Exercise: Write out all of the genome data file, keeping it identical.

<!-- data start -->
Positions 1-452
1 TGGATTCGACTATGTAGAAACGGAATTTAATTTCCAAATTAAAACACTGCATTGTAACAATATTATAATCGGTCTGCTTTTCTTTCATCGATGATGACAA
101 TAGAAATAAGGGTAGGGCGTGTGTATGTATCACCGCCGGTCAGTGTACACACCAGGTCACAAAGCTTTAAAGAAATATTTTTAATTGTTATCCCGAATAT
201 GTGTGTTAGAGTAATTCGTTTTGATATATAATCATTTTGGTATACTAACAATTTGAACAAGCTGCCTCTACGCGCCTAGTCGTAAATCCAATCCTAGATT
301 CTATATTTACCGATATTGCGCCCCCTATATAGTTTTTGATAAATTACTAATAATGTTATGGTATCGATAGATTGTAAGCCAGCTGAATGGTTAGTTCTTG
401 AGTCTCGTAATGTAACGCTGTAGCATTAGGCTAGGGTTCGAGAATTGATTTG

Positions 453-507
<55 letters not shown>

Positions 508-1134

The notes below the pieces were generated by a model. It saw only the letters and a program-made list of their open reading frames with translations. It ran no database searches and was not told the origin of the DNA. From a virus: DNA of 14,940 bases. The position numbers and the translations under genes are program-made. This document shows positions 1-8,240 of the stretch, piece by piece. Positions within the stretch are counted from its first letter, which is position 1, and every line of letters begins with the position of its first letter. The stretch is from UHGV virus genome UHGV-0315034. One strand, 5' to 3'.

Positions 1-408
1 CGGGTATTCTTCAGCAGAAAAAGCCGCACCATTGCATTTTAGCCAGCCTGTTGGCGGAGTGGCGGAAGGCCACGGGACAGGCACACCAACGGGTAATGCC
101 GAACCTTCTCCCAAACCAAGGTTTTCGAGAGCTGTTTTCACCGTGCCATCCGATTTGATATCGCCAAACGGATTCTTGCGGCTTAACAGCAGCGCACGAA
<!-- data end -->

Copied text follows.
Positions 1-452
1 TGGATTCGACTATGTAGAAACGGAATTTAATTTCCAAATTAAAACACTGCATTGTAACAATATTATAATCGGTCTGCTTTTCTTTCATCGATGATGACAA
101 TAGAAATAAGGGTAGGGCGTGTGTATGTATCACCGCCGGTCAGTGTACACACCAGGTCACAAAGCTTTAAAGAAATATTTTTAATTGTTATCCCGAATAT
201 GTGTGTTAGAGTAATTCGTTTTGATATATAATCATTTTGGTATACTAACAATTTGAACAAGCTGCCTCTACGCGCCTAGTCGTAAATCCAATCCTAGATT
301 CTATATTTACCGATATTGCGCCCCCTATATAGTTTTTGATAAATTACTAATAATGTTATGGTATCGATAGATTGTAAGCCAGCTGAATGGTTAGTTCTTG
401 AGTCTCGTAATGTAACGCTGTAGCATTAGGCTAGGGTTCGAGAATTGATTTG

Positions 453-507
<55 letters not shown>

Positions 508-1134

The notes below the pieces were generated by a model. It saw only the letters and a program-made list of their open reading frames with translations. It ran no database searches and was not told the origin of the DNA. From a virus: DNA of 14,940 bases. The position numbers and the translations under genes are program-made. This document shows positions 1-8,240 of the stretch, piece by piece. Positions within the stretch are counted from its first letter, which is position 1, and every line of letters begins with the position of its first letter. The stretch is from UHGV virus genome UHGV-0315034. One strand, 5' to 3'.

Positions 1-408
1 CGGGTATTCTTCAGCAGAAAAAGCCGCACCATTGCATTTTAGCCAGCCTGTTGGCGGAGTGGCGGAAGGCCACGGGACAGGCACACCAACGGGTAATGCC
101 GAACCTTCTCCCAAACCAAGGTTTTCGAGAGCTGTTTTCACCGTGCCATCCGATTTGATATCGCCAAACGGATTCTTGCGGCTTAACAGCAGCGCACGAA